Triangle Physiotherapy has qualified health practitioners that can assess you and recommend the best custom orthotics for you.

How can Orthotics correct foot conditions?

The best custom orthotics can:

  • Help balance pressure placed on the feet by redistributing the weight appropriately
  • Help stabilize the heel
  • Support the arch of the feet
  • Provide cushioning to delicate and inflamed areas of the feet that arise from too much walking, jogging, running, etc.

What is a knee brace and how can it help me?

A knee brace can help support and stabilize an unstable knee due to injury or osteoarthritis. The best knee brace will offer the support you need in order to balance and evenly distribute your weight in order to have a more comfortable walk or run.

What conditions can a knee brace help with?

Whether it’s a knee sprain, arthritis, torn ACL, runner’s knee, knee instabilities or knee discomfort, the best knee braces help support and manage pain.

When should I start wearing a knee brace?

Once you start experiencing knee pain or discomfort or find that the knee is unstable while walking or running or after you have had knee surgery , book an appointment with one of our health practitioners who can assess you and recommend the best knee brace for you.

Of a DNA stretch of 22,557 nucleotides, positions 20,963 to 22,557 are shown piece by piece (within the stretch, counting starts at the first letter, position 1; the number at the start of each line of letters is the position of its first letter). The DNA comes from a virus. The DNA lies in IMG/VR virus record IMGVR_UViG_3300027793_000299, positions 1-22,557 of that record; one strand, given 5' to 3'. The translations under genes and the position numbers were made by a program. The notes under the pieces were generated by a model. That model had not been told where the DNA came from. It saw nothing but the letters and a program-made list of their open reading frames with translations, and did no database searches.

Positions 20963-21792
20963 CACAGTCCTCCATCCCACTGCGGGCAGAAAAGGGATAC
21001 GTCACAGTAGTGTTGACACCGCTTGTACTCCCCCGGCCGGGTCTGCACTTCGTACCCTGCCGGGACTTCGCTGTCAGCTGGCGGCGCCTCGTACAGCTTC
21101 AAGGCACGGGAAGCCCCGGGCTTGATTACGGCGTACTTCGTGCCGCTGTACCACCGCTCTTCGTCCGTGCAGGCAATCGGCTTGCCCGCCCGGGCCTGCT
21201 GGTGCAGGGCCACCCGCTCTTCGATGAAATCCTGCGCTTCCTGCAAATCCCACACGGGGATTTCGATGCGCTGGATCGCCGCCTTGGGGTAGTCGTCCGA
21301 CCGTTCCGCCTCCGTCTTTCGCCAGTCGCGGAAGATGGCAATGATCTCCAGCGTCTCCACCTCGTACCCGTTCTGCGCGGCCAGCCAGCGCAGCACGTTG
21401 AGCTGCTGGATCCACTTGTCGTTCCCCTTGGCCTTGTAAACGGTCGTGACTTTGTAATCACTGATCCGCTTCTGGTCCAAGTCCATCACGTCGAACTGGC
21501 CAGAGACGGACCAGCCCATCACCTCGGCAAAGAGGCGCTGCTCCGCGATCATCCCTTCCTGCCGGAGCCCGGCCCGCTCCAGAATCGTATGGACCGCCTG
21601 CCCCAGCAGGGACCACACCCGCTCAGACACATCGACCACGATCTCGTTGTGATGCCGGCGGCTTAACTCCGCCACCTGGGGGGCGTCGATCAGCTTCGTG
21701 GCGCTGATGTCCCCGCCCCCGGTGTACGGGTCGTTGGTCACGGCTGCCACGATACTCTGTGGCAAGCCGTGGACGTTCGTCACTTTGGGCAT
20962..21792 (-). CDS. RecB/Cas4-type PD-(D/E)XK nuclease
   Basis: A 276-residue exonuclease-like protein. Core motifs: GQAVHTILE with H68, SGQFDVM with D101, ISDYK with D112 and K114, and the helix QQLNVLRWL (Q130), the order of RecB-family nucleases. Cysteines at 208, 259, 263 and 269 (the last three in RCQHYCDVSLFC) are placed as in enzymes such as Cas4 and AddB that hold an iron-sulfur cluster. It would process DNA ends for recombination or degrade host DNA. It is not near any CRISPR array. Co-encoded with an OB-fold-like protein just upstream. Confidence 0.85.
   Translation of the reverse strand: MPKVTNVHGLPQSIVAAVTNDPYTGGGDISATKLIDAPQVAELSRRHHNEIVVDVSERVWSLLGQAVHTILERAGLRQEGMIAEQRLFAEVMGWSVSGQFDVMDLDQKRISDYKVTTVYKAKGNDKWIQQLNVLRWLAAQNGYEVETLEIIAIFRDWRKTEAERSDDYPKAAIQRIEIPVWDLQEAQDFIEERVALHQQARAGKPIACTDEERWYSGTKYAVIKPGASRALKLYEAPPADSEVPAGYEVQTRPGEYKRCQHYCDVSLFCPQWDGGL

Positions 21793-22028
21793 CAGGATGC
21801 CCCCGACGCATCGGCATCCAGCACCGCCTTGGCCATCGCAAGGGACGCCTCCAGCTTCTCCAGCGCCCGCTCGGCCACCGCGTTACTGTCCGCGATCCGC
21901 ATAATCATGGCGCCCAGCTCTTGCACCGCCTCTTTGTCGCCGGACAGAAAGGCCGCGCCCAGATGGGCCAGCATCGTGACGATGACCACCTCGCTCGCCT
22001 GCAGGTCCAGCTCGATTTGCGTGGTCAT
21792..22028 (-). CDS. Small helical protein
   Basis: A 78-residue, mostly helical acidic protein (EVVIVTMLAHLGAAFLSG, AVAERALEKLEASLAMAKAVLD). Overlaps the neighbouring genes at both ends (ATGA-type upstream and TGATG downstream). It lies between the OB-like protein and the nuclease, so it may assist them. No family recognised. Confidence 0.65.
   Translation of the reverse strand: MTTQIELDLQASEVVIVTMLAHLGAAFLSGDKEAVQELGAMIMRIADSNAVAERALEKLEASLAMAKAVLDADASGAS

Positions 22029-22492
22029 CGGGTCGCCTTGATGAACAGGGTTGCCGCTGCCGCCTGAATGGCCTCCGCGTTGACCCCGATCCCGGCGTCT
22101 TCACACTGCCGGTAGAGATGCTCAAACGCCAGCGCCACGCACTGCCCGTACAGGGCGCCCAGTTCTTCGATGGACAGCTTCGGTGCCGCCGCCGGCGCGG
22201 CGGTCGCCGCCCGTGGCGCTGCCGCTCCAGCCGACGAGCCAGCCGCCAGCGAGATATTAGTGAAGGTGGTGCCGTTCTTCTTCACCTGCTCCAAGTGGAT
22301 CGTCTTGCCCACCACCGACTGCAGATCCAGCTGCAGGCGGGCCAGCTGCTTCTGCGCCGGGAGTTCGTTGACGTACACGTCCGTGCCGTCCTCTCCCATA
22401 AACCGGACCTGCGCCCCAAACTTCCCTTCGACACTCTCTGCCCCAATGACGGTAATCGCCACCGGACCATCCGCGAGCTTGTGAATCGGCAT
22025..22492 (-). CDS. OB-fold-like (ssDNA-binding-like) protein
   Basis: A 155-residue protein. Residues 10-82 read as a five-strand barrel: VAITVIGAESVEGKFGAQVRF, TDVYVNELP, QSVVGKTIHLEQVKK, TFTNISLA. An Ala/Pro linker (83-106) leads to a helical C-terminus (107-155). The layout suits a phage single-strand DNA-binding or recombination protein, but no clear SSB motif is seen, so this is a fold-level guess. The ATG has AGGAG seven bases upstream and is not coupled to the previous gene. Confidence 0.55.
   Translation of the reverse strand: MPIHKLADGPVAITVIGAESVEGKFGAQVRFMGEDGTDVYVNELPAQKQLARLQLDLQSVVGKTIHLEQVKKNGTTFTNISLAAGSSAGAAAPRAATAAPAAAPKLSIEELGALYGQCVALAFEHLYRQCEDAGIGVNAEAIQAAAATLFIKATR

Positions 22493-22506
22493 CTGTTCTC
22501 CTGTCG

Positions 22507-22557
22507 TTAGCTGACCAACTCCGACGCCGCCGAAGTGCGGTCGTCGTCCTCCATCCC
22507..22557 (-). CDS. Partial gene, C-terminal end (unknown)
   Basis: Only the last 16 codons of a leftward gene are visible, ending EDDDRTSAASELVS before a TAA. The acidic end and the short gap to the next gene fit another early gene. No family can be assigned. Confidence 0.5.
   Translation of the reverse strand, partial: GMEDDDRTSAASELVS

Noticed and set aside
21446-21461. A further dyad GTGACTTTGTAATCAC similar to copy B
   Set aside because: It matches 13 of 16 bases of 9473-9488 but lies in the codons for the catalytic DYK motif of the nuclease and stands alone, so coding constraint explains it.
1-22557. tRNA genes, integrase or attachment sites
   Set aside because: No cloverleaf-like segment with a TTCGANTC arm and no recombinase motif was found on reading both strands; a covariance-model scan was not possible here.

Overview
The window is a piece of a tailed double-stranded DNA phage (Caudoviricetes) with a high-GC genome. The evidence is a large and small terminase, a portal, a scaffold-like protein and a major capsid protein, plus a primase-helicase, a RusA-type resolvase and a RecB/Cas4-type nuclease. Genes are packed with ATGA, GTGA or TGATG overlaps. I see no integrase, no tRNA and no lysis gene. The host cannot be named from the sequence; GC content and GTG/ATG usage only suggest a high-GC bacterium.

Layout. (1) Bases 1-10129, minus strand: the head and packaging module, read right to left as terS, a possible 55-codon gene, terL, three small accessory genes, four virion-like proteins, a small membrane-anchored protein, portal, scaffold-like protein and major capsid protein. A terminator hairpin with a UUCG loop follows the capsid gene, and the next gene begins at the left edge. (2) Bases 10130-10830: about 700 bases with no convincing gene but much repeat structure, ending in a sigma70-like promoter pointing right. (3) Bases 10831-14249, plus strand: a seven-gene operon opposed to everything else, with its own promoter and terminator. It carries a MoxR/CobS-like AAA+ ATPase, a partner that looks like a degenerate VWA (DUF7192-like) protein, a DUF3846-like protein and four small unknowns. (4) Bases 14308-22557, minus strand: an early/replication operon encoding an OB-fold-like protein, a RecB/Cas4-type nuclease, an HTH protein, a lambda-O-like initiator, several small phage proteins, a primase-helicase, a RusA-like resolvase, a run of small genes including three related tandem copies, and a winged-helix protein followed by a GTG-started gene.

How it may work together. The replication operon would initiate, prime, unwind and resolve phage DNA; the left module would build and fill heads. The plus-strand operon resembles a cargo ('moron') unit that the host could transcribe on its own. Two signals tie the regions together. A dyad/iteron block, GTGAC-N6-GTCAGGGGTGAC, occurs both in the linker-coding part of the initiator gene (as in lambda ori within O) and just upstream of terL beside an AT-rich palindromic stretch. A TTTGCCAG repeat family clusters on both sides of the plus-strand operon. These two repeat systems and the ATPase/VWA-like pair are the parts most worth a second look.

21 Jun

Summer is here, and with the sun on one’s face and a cool breeze, everyone feels like going out and enjoying some fresh air. Be it an early morning run or a quick swim, a game of tennis with your buddies or you just dribbling the ball all by yourself at the basketball court; this is the season when even the lazy ones find some energy to be active. Kids in particular love to go out and play in the summers. But with an active lifestyle, or an energetic kid, there is always the chance of sports-related injuries or foot fatigue.
Maybe you twisted your ankle while playing tennis? Or did your kid get hurt while playing football? Maybe too much running is affecting your feet? Or your friend is having pain in his or her legs post-cycling?
Also read, Physiotherapy Clinic in Etobicoke 

Orthotics might just be the answer to your woes!

Orthotics Downtown Toronto

The type of Orthotics recommended to you will depend on not just your ailment or injury, but the shape of your feet as well.  A physiotherapist can tell you what kind of orthotics you need, by evaluating your injury and the shape of your feet.

The most popular kind of Orthotics include:

  • Casual Orthotics – These are inserts or pads that can be worn with regular shoes.
  • Custom Orthotics – these are inserts that are specially designed, keeping the shape of your feet and your particular needs in mind.
  • Sports Orthotics – these are inserts or pads that help to absorb shock while doing high-impact activities. Be it running, jogging, cycling, or playing a sport. There are even specialized Orthotics that slip easily into athletic shoes for professional athletes.
  • Dress Orthotics – These are inserts that can be put into heels and other fashionable shoes, and are particularly made for women.
  • Accommodative Footwear – this refers to special footwear, which can accommodate the Orthotics.

Also read, Physiotherapy Oakville
If you don’t have a sports injury but are just very active, orthotics can still come to your aid. But do seek your doctor’s advice before using any kind of orthotics.